aqms don't delay packets. shapers do.
In summary, my ISP seems to have better latency with their AQM, but due to their shaper, loss during the burst is much higher than desirable.
Maybe this will be mostly moot once I get fq_codel going on pfSense, but I do find it an interesting issue.
I thought it's been in there for a while?
_______________________________________________
Bloat mailing list
https://lists.bufferbloat.net/listinfo/bloat
--
Dave Täht
CEO, TekLibre, LLC
http://www.teklibre.com
Tel: 1-669-226-2619
Dave Taht
2018-07-24 21:31:16 UTC
Permalink
I'd actually written some code for this way back when, if you want to
know how policers currently work,
google for "tri-color policer". They worked ok in the T1 era, but suck
rocks now.

TL;DR

Earlier this week while we (ended up) debugging a buggy comcast modem
I was desparate enough to resume thinking it was time to revisit the
concept as a first stage filter prior to hitting cake.

I did think that an *aqm* that aimed for defeating a burst policer
rate (much like BBR is doing now) would be a goodness. Say you know
there is a policer upstream configured like yours...

Then... I thought we could build something lighter weight than
shaping, but the feature set built and built... A few useful
enhancements to the standard policer like deficits rather than tbf,
adding ECN, shooting equally at all flows it sees (fq), not shooting
at one flow for more than one packet in 4 (thus, voip suffers not),
trying to wait an RTT before shooting again (codel - actually pie in
this case).

As one example I controlled the shooting schedule with a 2048 bit, (2
bits per flow) bitmap sampling every 5ms, keeping around 16 versions
(thus 80ms of history)

I discarded the idea for several other reasons back then

ENOFUNDING
TBF Policers generally are used in switches and routers that do it in
hardware. Everything I came up with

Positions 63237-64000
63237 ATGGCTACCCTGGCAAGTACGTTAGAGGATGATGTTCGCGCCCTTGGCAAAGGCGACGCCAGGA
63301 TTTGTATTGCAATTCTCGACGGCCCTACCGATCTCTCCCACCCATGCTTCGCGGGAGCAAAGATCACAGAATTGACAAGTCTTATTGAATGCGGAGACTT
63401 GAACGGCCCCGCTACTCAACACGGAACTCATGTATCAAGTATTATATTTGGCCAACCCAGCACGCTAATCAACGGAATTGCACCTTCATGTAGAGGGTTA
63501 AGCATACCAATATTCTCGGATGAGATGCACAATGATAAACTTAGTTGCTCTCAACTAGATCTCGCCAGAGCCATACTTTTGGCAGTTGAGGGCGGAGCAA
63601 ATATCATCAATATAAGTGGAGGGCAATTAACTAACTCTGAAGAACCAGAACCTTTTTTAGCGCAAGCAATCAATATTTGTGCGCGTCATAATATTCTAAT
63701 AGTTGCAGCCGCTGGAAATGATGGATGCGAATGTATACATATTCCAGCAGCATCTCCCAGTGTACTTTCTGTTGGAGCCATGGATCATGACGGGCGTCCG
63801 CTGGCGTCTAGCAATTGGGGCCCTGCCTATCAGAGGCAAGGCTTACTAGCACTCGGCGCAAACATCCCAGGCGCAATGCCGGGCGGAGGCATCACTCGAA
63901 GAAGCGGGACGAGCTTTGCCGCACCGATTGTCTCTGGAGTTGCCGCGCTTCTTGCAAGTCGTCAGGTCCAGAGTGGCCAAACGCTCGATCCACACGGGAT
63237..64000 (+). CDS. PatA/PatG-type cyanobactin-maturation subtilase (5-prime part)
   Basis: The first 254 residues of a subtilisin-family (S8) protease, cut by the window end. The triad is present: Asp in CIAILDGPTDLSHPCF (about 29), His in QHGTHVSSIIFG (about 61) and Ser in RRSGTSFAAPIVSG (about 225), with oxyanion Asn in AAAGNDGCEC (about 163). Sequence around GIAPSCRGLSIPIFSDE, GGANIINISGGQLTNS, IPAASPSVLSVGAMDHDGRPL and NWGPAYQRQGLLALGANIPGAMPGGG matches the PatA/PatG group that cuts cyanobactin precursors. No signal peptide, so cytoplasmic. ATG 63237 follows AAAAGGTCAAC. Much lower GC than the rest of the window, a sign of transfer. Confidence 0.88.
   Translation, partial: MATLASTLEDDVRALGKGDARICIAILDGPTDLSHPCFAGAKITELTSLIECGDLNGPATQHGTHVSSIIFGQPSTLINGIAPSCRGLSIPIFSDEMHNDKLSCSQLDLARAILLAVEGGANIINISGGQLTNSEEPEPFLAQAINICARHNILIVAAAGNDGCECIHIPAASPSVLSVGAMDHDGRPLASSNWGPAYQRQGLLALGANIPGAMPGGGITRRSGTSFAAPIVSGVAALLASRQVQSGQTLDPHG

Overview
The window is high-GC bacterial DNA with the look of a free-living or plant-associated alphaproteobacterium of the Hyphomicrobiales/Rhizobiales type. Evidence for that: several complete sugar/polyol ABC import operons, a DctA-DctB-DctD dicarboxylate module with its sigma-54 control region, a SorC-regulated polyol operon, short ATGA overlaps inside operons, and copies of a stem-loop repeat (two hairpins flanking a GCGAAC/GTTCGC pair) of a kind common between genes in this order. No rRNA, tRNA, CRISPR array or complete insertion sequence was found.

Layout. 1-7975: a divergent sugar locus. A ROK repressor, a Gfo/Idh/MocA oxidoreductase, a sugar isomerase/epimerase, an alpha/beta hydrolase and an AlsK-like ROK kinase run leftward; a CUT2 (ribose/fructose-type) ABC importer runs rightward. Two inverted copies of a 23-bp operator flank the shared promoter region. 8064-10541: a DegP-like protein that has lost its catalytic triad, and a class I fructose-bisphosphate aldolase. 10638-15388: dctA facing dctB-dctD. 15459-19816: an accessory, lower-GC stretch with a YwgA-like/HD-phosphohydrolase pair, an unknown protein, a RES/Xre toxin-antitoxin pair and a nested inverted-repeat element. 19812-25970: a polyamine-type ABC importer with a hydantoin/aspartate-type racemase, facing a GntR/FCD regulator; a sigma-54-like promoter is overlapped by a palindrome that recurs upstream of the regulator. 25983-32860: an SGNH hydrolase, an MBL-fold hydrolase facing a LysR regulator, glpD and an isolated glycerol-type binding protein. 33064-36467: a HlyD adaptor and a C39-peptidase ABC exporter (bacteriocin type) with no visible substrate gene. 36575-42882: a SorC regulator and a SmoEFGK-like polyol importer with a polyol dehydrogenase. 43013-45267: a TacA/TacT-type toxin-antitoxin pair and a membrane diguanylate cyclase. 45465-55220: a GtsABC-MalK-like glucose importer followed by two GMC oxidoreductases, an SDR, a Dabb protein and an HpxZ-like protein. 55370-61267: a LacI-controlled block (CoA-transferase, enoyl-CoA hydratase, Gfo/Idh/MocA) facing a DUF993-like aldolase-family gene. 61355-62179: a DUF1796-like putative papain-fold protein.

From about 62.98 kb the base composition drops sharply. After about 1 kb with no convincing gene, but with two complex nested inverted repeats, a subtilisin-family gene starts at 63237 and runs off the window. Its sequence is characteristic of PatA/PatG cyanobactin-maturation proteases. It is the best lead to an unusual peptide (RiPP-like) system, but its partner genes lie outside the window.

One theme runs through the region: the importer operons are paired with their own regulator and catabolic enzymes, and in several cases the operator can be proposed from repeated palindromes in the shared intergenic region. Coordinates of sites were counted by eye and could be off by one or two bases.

was doable in HW (O1) (which cake/fq_codel are not), but waiting 10
years for it to show up in ISP hardware seemed harder than waiting 10
years to see ISP shapers get fixed.
Shaping, given the growing amounts of multi-core underutilized cpus,
allowed us to be more gentle and achieve
goals like better e2e host and flow fq, while allowing sparse flows to
not be delayed very much.
ENOFUNDING
Identifying flows required taking a hash which slows things down.

Still, a "slightly better" bobbie aqm influenced policer has long
seemed doable so long as it's extremely lightweight.
Dave Taht
2018-07-26 04:42:00 UTC
Permalink
Post by Dave Taht
I'd actually written some code for this way back when, if you want to
know how policers currently work,
google for "tri-color policer". They worked ok in the T1 era, but suck
rocks now.
TL;DR
Earlier this week while we (ended up) debugging a buggy comcast modem
I was desparate enough to resume thinking it was time to revisit the
concept as a first stage filter prior to hitting cake.
I did think that an *aqm* that aimed for defeating a burst policer
rate (much like BBR is doing now) would be a goodness. Say you know
there is a policer upstream configured like yours...
Then... I thought we could build something lighter weight than
shaping, but the feature set built and built... A few useful
enhancements to the standard policer like deficits rather than tbf,
adding ECN, shooting equally at all flows it sees (fq), not shooting
at one flow for more than one packet in 4 (thus, voip suffers not),
trying to wait an RTT before shooting again (codel - actually pie in
this case).
I don't want this convo to die on details. Having a less cpu intensive
than shaping yet more effective than policing "thing" would be a
goodness.
Post by Dave Taht
As one example I controlled the shooting schedule with a 2048 bit, (2
bits per flow) bitmap sampling every 5ms, keeping around 16 versions
(thus 80ms of history)
Another variant was bloom filters. I'd played with murmur as an
alternate hash simply because this pull request was a gas:
https://github.com/bitly/dablooms/pull/19
Post by Dave Taht
I discarded the idea for several other reasons back then
ENOFUNDING
TBF Policers generally are used in switches and routers that do it in